Now you know that I was not going to take this book back to the library, never even considering one of the adorable patterns designed by Sarai Mitnick herself.  There is a sweet little dress called the licorice at the end of this great sewing handbook.  I happen to have a beautiful blue satin.  I also happen to have enough of it to make that cutey pie dress pattern.  Here is the plan.  Trace the pattern.  Doing a muslin may or may not happen.  Cutting the fabric and then sewing it.  AND I am going to take my time.

And I am going to share it with YOU!

Don’t worry about the vintage dress.  I am still looking for just the right fabric.  You can see I am definitely taking my time to make that garment very special.

Please let me know what you think about this very informative sewing handbook if you have read it before.  Also, if you have made a Colette pattern and you have any helpful hints or success stories I would love to hear about it.

Thanks again for the visit!  Have an amazing day!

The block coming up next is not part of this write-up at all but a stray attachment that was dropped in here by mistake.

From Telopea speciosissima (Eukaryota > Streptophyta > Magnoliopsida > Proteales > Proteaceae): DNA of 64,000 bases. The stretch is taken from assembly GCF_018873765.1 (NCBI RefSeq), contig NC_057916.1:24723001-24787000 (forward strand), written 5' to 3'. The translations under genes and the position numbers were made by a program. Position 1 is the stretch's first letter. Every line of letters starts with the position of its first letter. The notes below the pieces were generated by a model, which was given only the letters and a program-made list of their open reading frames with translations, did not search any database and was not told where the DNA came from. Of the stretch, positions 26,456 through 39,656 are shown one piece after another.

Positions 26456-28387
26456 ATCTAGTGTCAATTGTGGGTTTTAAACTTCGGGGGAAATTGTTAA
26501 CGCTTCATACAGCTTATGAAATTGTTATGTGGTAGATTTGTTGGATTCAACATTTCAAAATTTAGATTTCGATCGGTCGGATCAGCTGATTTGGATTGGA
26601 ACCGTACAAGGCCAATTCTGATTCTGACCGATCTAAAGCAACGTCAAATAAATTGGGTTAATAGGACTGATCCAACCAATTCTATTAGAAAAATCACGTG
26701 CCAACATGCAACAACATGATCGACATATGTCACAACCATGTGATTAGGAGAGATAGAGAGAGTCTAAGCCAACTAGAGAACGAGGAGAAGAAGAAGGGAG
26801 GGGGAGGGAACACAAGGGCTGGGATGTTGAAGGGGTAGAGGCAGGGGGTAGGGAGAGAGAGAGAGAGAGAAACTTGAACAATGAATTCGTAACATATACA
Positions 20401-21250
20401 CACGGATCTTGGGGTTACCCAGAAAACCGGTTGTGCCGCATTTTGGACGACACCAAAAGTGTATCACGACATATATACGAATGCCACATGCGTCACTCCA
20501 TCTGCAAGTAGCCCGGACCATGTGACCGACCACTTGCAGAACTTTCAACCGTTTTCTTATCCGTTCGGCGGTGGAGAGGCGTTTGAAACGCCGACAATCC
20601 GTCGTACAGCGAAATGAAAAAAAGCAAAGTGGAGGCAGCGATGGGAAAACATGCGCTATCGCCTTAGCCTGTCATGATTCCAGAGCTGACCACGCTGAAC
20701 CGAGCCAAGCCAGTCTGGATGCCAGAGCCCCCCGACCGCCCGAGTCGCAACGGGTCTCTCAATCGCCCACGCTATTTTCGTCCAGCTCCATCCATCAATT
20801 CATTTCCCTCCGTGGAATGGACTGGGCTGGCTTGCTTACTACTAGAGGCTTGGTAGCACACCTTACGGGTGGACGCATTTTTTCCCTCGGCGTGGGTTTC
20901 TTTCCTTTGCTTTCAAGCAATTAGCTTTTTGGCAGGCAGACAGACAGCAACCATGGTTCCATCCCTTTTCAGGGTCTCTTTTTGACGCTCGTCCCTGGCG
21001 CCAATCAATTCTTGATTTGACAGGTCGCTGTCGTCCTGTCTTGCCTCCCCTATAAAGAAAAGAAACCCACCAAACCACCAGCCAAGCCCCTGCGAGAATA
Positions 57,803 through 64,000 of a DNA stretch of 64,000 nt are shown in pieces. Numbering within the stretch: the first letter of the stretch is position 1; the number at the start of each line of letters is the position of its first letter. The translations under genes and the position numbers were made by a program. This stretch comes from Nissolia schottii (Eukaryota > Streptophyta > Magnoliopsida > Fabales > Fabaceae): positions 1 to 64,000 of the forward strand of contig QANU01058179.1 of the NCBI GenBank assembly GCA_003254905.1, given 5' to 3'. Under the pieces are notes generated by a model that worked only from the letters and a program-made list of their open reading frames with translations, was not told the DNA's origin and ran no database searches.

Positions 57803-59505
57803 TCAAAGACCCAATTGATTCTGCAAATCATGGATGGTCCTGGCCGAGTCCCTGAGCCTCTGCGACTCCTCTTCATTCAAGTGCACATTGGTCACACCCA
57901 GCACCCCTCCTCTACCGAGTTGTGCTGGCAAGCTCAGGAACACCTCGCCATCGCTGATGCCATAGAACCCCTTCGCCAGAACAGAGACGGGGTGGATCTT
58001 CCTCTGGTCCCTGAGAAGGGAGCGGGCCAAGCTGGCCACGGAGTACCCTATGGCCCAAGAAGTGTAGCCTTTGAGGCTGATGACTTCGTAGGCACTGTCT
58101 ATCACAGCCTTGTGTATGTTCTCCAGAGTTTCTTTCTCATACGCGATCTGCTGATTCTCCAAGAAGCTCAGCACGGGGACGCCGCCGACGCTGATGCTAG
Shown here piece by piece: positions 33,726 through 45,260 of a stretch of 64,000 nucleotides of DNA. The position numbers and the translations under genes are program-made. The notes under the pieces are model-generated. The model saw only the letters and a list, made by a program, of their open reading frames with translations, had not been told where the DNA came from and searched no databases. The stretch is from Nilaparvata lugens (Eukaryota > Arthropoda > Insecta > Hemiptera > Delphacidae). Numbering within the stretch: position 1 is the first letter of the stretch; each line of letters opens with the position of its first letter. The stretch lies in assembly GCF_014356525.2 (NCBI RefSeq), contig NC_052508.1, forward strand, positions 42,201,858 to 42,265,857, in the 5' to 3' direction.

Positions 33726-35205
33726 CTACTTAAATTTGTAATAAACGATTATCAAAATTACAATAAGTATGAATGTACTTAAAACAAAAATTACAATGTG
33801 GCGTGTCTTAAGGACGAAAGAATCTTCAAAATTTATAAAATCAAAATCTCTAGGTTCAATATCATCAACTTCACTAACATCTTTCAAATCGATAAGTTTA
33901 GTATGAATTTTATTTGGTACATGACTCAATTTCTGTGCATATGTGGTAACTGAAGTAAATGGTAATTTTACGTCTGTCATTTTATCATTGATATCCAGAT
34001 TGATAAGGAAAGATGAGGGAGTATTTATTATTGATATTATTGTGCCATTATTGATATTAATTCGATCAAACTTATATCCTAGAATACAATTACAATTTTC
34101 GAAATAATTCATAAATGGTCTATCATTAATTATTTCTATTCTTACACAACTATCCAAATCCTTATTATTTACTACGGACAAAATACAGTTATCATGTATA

Knit Sweater Skirt Copycat

Jan
18

A knit fabric that is hot pink has been on my list of “needs” for a few months.  In my mind I thought it would look awesome with my houndstooth shirt from last week’s post.  While wearing that shirt I went to Joann’s to find maybe a different type of fabric that is hot pink.  They do not have a knit in the desired color.  Moodfabric.com has several hot pink fabrics, but figuring out the weight of the fabric makes me nervous.  Well, I don’t get sweaty palms or anything.  One day I am just going to have to buy it.

In the meantime, I thought I would just leave Joann’s with SOMETHING.  It was busy and I had my loving children so, shopping was kind of a test of patience and will power.  In some sort of fabric desperation I found a sweater fabric.  The wrong side is a fleece.  This keeps it from raveling. Online there are two different blues and a purple.  This fabric actually would make a great sweater dress.  (I would have made one, BUT I only bought three quarters of a yard.)